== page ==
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3 weeks ago

Database Lifecycle in Jmix

Introduction

Jmix is a framework for data-centric application creation. Hence, data model and data access layer play one of the major roles in the framework. We use relational databases and JPA for data access in Jmix.

JPA abstracts us from DB-specific queries and we work with classes and objects in the application. But you need to be sure that your database schema and object model are in synchronized state. Otherwise, the application might not even start or worse - throw unexpected exceptions in runtime.

So what do we do in Jmix to avoid such issues and simplify a developer’s life?

Reasoning about the data model

When we start a project (with any technology) that uses an ORM framework (JPA, iBatis, or any other), we should decide what goes first: a database schema definition or an object model? In Jmix, we recommend starting with the object model definition. The rationale behind this recommendation is simple: we should define a data model where it is used. Since all business logic is processed in the application, defining the object model on the app side looks reasonable.

An application is not a static thing, business requirements change over time, so the application’s data model changes. It means that we need to change the underlying data storage.

The times when developers wrote and updated SQL for their applications are long gone. Nowadays we usually use dedicated database versioning tools. Liquibase and Flyway are the most common ones. In Jmix, we use Liquibase for the DB versioning support.

What is Liquibase?

The official definition of Liquibase is: “Liquibase is an open-source database schema change management solution which enables you to manage revisions of your database changes”.

The key concept is the “changeset” - a single database update like table creation, column removal or constraint update.

Changesets are stored in DB-agnostic scripts in XML, YAML or JSON format - changelogs. You can also write DB-specific changelogs like creating a table with a JSONB column for PostgreSQL and BLOB for other databases.

Usually, in the application codebase there is one “master” changelog that contains directives to include other changelogs. And each time a new changelog is created, it is included into master.

Liquibase provides a robust framework for running database update scripts. This tool even can create changelogs based on the existing database or comparing two database schemas. We can even generate changelogs for the entities model, if Hibernate is used, but a separate maven plugin is needed.

Jmix Scripts Generation

In Jmix, we generate Liquibase changelogs by comparing the JPA data model with the database schema. The development cycle basically consists of the following steps:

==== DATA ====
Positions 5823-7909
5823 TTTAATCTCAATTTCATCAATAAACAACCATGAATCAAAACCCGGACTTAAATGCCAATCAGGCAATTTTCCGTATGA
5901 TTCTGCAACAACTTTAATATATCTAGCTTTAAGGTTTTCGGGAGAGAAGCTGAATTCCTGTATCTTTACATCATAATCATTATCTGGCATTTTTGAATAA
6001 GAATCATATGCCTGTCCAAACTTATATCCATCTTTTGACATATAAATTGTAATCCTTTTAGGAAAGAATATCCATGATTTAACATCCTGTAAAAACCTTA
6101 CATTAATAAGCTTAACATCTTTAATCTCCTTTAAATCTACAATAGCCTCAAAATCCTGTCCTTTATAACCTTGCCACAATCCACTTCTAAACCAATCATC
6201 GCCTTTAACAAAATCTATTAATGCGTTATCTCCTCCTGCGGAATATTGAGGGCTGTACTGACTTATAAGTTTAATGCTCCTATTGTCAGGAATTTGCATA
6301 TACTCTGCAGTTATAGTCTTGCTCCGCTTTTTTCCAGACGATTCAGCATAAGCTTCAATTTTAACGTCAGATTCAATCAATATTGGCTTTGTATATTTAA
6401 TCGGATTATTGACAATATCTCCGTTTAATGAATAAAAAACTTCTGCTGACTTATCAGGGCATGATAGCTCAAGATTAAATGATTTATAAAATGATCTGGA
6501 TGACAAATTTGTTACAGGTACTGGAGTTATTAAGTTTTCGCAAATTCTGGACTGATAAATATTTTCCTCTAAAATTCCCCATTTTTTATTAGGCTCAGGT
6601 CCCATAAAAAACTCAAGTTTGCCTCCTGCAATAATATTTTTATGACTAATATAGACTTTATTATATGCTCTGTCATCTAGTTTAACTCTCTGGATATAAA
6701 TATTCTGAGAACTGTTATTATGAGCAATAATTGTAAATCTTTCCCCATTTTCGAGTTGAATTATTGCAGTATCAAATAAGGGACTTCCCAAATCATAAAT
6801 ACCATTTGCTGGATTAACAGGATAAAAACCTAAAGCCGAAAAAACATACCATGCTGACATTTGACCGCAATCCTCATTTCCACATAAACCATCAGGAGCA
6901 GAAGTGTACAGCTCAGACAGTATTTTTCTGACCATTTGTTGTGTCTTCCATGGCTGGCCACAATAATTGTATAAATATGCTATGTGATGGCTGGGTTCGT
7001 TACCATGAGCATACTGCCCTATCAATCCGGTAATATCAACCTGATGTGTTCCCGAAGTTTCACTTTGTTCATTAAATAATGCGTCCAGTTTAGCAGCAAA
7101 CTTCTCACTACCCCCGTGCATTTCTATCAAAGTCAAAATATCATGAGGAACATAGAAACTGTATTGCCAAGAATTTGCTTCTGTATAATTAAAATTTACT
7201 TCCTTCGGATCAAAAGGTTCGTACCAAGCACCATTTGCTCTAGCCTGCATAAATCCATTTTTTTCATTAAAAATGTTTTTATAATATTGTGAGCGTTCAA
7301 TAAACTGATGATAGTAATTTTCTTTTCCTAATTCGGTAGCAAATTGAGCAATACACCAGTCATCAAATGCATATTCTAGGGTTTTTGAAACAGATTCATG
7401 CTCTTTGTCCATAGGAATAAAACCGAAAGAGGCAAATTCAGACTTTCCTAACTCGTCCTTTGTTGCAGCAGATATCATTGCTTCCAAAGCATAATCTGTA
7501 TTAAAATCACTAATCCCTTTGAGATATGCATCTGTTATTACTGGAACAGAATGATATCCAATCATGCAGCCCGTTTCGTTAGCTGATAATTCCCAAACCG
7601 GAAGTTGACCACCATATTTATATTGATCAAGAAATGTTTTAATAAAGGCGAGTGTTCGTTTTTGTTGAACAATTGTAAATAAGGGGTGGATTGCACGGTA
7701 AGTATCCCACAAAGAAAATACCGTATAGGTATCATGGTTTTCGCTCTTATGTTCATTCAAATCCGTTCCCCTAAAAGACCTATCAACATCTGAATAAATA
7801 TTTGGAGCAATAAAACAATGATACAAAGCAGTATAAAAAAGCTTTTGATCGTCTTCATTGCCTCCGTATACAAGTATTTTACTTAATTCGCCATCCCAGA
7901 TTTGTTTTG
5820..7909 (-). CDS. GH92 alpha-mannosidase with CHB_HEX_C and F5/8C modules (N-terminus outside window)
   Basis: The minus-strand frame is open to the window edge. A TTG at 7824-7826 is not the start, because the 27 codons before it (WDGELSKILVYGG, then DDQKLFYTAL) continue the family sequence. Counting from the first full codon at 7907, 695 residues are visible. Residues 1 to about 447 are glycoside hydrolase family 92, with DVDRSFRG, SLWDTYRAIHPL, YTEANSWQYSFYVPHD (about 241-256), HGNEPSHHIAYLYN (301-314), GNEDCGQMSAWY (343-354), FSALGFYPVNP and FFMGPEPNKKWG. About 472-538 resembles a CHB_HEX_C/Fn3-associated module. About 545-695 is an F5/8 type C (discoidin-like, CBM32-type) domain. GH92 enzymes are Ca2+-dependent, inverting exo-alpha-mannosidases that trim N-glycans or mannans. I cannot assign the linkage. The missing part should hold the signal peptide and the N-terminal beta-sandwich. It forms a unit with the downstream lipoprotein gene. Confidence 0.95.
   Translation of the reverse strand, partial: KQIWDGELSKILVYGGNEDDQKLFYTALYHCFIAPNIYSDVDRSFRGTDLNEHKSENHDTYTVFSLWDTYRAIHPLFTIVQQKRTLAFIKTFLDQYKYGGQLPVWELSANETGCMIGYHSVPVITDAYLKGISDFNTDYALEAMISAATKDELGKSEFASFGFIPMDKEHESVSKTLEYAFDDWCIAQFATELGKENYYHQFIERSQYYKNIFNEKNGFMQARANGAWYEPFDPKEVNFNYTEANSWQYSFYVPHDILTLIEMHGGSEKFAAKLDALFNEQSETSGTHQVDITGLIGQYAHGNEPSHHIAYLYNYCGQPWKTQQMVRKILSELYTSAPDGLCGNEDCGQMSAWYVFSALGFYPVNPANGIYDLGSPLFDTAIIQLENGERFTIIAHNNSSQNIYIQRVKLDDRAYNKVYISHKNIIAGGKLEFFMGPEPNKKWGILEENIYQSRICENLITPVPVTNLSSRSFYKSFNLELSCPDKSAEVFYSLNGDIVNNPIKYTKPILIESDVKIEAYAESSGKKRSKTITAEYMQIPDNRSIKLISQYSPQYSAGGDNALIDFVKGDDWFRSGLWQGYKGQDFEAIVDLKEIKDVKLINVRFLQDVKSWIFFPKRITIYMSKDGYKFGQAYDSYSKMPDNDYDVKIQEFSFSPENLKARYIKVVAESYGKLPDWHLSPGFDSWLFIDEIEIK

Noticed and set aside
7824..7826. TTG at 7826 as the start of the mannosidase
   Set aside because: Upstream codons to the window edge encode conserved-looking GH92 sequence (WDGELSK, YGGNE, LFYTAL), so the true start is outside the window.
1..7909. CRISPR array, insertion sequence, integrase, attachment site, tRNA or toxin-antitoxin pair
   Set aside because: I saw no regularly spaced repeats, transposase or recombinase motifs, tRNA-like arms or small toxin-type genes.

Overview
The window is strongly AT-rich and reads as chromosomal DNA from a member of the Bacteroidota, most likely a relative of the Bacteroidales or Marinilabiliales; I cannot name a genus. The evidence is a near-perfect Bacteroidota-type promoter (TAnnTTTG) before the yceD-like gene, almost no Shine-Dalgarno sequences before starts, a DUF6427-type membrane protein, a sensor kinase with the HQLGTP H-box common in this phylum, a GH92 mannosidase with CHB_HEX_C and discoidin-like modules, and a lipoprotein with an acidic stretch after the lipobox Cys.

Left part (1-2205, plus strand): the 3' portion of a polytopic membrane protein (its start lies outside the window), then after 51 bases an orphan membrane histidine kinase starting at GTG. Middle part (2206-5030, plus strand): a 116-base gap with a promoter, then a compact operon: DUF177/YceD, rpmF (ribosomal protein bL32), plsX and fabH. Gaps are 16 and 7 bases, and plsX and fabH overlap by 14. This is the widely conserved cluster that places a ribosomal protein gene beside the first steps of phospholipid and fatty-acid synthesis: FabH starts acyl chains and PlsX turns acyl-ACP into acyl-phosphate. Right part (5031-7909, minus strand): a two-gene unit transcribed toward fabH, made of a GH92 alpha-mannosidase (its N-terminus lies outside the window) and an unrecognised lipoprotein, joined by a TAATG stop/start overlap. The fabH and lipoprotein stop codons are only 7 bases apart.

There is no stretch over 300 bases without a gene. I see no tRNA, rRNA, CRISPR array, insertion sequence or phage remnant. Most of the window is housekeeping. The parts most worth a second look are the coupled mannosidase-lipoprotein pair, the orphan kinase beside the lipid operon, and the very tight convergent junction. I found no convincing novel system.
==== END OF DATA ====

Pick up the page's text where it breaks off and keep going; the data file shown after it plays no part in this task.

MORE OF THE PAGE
• Implement object data model
  • Check if all existing changelogs are applied to the DB
  • Compare object data model against the DB schema
  • Generate a new Liquibase changelog that updates the DB schema according to object model changes

Looks easy, right? The framework does all the heavy lifting for us. But you need to be careful, because not all changes are harmless. Adding a field to an entity (hence a column to a table) is simple. But removing a field may cause data loss.

Jmix Studio groups database updates and shows unsafe changesets in red color, and a developer can remove them from the changelog if needed.


After generation, the changelog becomes a part of the source code. In Jmix, we store changes, grouping them by date. By default, changelogs are stored in the following folder structure:


Every new changelog will be placed in the corresponding folder and included in the main changelog.xml file.

Every time a Jmix application starts, it runs the main changelog using the Spring Boot Liquibase integration bean.

Database Migration Process

During the development phase we can apply Liquibase changelogs to the dev database using Jmix Studio. Just right-click on the data source in the navigator and select “Update Database”


In case of the prod deployment, we sometimes don’t have access to the prod database. In this case, DevOps or DBA has two options:

  • Apply changelogs automatically on the application startup
  • Apply manually and then redeploy and restart the application

As it was mentioned above, in a Jmix application, the first option is enabled. If we don’t want to allow our application to update the production database automatically, we need to set the jmix.liquibase.enabled property value to false in the application.properties file.

Jmix keeps changelogs in the same .JAR with the application code. Though Liquibase supports running changelogs packaged into .WAR or .EAR files, it does not support Spring Boot .JAR layout. If you want to run migration separately, you need to extract and copy changelogs to a separate location manually and run them using Liquibase CLI.

Conclusion

Database migration is a challenging task. Fortunately, there are tools that simplify it for a developer. Liquibase provides changelogs execution, validation, checks integrity, etc.

With Jmix, you can generate changelogs according to JPA model changes, review them and update if needed. Combining Jmix with Liquibase covers the full database schema development lifecycle starting from JPA entities creation to schema update.